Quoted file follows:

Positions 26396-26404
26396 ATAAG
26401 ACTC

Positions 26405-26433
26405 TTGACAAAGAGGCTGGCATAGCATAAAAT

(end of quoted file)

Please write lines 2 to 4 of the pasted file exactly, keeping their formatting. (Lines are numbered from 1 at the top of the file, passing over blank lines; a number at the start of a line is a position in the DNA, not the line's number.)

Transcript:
26396 ATAAG
26401 ACTC

Positions 26405-26433